Singer-Songwriter James Maddock Performs in Centerport, Oct. 5
Story by Michael Kornfeld, Photo by Mary Ellen Matthews
British singer-songwriter James Maddock has become a fixture in downtown New York’s folk and Americana scene since moving there ten years ago. Currently touring in support of his new album, Another Life, the raspy-voiced crooner and guitarist will be joined by keyboardist Oli Rockberger for an intimate concert on Oct. 5 at the Congregational Church of Huntington (30 Washington Drive, off Route 25A, Centerport) as part of the Folk Music Society of Huntington’s First Saturday Concerts series.
Tickets for the 8:30 p.m. concert, which is preceded by an open mic at 7:30 p.m., are $25; $20 for FMSH members. They may be securely purchased online at www.fmsh.org using a credit card, or at the door (cash and checks only). For more information, visit the website or call (631) 425-2925.
After fronting the band Wood, whose debut Songs from Stamford Hill was featured prominently on TV shows such as Dawson’s Creek, Maddock moved from England to New York City. His 2009 release Sunrise on Avenue C won a New York Music Award for Best Americana Album, while its follow-up, Wake Up And Dream, ranked among the top albums of 2011 in WFUV’s Listener Poll. He’s performed with Bruce Springsteen, Willie Nile, Aaron Comess (Spin Doctors) and David Immergluck (Counting Crows), with whom he also recorded an album. Maddock also sang on an album with Susan McKeown, has appeared on CBS This Morning and The Late Show with David Letterman, and has been an artist in residence at Rockwood Music Hall, the Manhattan club at which he also recorded a live album.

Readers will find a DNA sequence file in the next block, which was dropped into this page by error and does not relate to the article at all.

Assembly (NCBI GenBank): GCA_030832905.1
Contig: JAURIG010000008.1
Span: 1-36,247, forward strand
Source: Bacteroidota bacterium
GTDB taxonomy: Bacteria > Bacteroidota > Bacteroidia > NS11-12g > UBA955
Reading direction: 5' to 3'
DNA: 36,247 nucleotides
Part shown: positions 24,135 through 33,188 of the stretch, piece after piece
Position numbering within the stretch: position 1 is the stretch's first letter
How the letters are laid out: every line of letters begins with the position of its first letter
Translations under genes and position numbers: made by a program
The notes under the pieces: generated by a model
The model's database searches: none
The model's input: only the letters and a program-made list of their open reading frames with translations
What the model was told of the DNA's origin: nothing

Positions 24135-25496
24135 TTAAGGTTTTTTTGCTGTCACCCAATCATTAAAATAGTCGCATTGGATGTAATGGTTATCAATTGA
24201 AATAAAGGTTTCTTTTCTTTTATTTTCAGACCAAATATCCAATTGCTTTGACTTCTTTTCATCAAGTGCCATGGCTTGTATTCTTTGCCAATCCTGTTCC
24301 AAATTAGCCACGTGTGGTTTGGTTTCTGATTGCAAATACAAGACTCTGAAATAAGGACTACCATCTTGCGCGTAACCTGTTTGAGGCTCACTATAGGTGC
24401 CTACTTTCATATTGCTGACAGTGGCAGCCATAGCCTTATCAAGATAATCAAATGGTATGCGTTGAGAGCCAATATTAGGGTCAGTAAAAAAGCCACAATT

Vin Scelsa, host of “Idiot’s Delight” on WFUV, says Maddock’s “heartbreakingly beautiful and exquisitely crafted” music “touches the soul,” while NPR notes that “his timeless songwriting style, which seems to draw from great songwriters of every era, conveys quiet confidence and lovely intimacy.”
American Songwriter Magazine refers to Another Life, independently released this summer, as “an album that finds [Maddock] crooning an old-school folk ballad one minute and rasping his way through a rusty-edged pop tune the next.” The album’s 13 songs paint a portrait of a man reaching the midpoint of his life, a natural progression from themes in Maddock’s earlier releases. He’s looking back on roads not taken and isn’t always sure he chose the right one.
“Even if you’re not one of the many emphatic and diehard fans who have come to adore Maddock’s signature raspy croon and deft songwriting over the last few years, the music [on Another Life] will sound and feel classic instantly,” writes Alan Semerdjian, a singer-songwriter and contributing writer for Long Island Pulse. “This is no accident. The charm of James Maddock – to somehow access all that is timeless and make immediate and lasting connections – is the product of years of honing his craft. Another Life is evidence of a master songwriter at the top of his game.”
Now in its 45th year, the Folk Music Society of Huntington presents two monthly concert series, a monthly folk jam and sing-along, and an annual folk festival in conjunction with the Huntington Arts Council. Its next Hard Luck Café series’ concert at Huntington’s Cinema Arts Centre on Thursday night, Oct. 17, will feature the popular folk-rock duo The Kennedys.